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Zoha Rahman, the Pakistani Girl to Become First Hijabi Muslim Character of Marvel

Starring alongside Tom Holland in Spiderman Far From Home, Zoha is a Pakistani born and raised who moved to UK in 2012 to pursue law studies

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Hollywood is slowly and gradually progressing in terms of diversity and it seems like inclusion of Muslim characters will be done fairly right in the process. While a speculation of Kamala Khan – the first female Muslim superhero – has hyped up and a standalone movie is set to be in works, it is Zoha Rahman who in essence made it to screen to represent the Muslim females’ segment.

Starring alongside Tom Holland in Spiderman Far From Home, Zoha is a Pakistani born and raised who moved to UK in 2012 to pursue law studies. However, as fate would have it, Zoha soon took up modeling and acting as a part time ‘hobby’ which led her to the auditions of Marvel’s latest release.

“My agent was asked to send options to the casting director for diverse students and they liked my profile and invited me to audition,” said Zoha while talking to Dawn.

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Are you Getty-ng sick of my premiere posts yet? 📸

A post shared by Zoha Rahman (@zoha_purplemush) on

“I had no idea what I was auditioning for until I signed an NDA at the studios and got the script to audition, I was on camera in 5 minutes and I had just found out I was auditioning for Spider-Man! Thankfully, I remained calm and my performance was good enough for them to call me back and give me the role,” she added.

Zoha plays a classmate of Peter Parker (Tom Holland) in the movie and unlike other diverse characters that are pretty much in the background, Zoha has quite a prominent role. Zoha is amongst Peter’s friends who together take a trip to Europe and the Pakistani star shares the screen with the Spiderman to a satisfactory extent throughout the movie.

“We are South Asian but we’re not that taxi driver or terrorist kind of South Asian you see in movies, we also don’t have THAT accent from television shows but we know all those things pop up in people’s minds when they see us,” said Zoha who found a responsibility in portrayal of her role to ensure correct representation of her community.

“I grew up without seeing someone like myself onscreen. And when I did start seeing representations in mainstream media, they were irresponsible and poor. I treated my role as a huge responsibility,” she had said earlier in an interview.

In addition to true representation of South Asian teenagers, Zoha also found it an honor to represent scarf on-screen. Albeit that the actress does not carry one in her off-screen life, she was up for the idea to represent a Muslim teenager who is connected to her religious values yet live a ‘normal’ life.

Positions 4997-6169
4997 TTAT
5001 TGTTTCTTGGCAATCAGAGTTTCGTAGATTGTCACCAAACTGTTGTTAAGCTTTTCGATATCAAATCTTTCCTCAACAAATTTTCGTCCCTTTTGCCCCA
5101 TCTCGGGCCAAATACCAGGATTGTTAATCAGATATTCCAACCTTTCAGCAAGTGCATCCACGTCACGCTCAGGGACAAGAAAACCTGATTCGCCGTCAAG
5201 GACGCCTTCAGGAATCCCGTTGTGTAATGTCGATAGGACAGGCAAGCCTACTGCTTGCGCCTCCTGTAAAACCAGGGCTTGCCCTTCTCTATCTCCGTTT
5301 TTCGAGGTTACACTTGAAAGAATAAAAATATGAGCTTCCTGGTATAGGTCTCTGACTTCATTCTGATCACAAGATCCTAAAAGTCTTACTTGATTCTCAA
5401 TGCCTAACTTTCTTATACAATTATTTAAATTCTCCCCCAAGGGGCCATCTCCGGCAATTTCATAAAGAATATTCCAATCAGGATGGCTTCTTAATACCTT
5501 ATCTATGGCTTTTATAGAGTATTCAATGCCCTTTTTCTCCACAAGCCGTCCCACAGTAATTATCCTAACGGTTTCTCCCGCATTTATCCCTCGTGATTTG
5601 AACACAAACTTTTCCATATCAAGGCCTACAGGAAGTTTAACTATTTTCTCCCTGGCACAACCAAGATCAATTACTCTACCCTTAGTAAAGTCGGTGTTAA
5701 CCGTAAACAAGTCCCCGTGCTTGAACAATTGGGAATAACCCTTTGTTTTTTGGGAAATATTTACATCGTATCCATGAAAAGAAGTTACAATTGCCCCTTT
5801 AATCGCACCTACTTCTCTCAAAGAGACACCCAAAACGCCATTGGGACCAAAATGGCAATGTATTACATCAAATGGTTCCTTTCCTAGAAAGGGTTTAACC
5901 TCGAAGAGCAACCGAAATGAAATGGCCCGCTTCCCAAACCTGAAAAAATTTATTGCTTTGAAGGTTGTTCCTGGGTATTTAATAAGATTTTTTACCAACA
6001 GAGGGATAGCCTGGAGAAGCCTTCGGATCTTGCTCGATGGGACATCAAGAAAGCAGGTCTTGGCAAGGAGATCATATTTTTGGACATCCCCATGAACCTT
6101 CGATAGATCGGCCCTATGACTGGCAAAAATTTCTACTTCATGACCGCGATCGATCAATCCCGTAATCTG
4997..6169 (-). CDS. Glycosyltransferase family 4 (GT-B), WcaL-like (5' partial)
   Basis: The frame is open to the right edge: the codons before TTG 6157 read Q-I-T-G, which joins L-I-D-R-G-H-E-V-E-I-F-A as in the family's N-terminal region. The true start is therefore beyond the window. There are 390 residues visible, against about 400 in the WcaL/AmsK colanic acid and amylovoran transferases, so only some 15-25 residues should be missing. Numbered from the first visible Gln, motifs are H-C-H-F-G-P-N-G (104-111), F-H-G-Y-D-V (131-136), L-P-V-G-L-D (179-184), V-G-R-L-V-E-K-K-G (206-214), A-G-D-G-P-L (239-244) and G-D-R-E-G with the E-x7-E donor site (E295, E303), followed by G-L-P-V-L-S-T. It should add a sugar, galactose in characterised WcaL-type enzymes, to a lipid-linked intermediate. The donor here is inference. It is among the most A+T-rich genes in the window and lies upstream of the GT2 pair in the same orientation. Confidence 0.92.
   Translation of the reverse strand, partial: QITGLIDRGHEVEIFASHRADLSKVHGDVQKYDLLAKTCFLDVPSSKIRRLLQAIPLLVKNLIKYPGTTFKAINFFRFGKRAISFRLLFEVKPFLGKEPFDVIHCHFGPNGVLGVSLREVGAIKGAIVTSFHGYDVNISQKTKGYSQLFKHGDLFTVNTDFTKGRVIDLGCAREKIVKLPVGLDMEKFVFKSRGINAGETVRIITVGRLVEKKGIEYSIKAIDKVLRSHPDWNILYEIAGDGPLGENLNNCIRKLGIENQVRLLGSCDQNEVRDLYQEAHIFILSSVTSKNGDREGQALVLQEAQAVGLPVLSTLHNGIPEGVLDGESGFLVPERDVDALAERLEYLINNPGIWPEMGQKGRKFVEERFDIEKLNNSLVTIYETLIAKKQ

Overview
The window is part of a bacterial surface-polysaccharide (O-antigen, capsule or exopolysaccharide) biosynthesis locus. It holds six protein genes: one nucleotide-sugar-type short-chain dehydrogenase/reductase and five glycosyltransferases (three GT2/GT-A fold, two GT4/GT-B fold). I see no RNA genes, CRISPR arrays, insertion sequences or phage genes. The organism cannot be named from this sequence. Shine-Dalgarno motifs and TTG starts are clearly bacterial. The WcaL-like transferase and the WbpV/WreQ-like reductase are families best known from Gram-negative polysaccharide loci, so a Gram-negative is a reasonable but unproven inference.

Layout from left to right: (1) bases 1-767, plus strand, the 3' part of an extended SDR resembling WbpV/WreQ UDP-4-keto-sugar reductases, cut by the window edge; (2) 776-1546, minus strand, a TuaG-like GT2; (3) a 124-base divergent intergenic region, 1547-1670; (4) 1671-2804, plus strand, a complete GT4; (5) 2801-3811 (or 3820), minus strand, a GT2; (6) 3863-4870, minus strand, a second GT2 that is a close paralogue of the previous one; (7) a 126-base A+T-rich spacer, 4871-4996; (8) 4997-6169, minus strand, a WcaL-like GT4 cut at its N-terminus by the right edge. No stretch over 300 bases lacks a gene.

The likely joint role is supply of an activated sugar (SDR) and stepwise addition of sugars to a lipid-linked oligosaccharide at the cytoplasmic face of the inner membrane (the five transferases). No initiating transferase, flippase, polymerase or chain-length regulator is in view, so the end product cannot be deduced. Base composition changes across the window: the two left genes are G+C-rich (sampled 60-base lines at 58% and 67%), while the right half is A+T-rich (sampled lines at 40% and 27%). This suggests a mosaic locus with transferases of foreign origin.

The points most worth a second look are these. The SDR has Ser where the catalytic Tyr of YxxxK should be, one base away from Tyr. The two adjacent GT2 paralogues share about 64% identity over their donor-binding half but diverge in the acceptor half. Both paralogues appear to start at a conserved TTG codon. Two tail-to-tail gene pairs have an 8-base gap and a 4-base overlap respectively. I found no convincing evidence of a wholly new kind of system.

“There was originally no talk of a hijab, I was asked only after I had been cast. When they asked me if i was happy to wear a hijab for the role, i said yes and instantly sent them selfies in ammi’s dupatta,” shared Zoha.

Continuing she said, “I saw the opportunity to represent the multitudes of women and girls that I grew up with and that I admire, and I knew this may well be a turning point for how we are portrayed in mainstream media.”

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This is the hardest, and by far the best secret I’ve ever had to keep. . . When I was asked if I was happy to wear a hijab for this role I basically jumped into it, full force, sent selfies in a dupatta as a hijab straight away to the casting director. . . You see, I was a little brown girl who watched movies and adverts and tv shows and cartoons and billboards but never saw herself. So this was a private little mission, to see myself where little brown girls didn’t belong. And as this grew, I realised how selfish I had been to think I was the only one thinking and feeling and hoping the way I was. So this one’s for all of us little brown girls, all of us little girls, all of us little boys, all of us changing the stories we tell from now on ✨ . . 📸 PC @remyhii 📸

A post shared by Zoha Rahman (@zoha_purplemush) on

Zoha also partook with the costume team and gave valuable input in deciding the look of her character. From styling her hijab to wrap in a contemporary style to adding tights or long sleeves to her dresses, Zoha shared she ensured that her character is dressed modestly to suit the hijabi aspect yet remain trendy.

Apart from her Muslim identity on screen and representation of South Asians in Hollywood films, Zoha does not want her identity to hold her back as an actress when it comes to her presence on the sets.

“I don’t think of myself as a ‘South Asian Woman’ on set, because that can be very limiting as a narrative. I am an actress, and I’m doing my job, and I am blessed to have this incredible team around me,” she stated.

However, the Pakistani-British actress is happy that slowly and gradually Hollywood is transitioning towards better and accurate representation of Muslims and breaking what she calls the ‘trio of T’.

“I can see a shift from South Asian characters being limited to what I call the trio of T’s: taxi drivers, terrorists and techies to more human characters with a wider breadth of narratives,” said Zoha.

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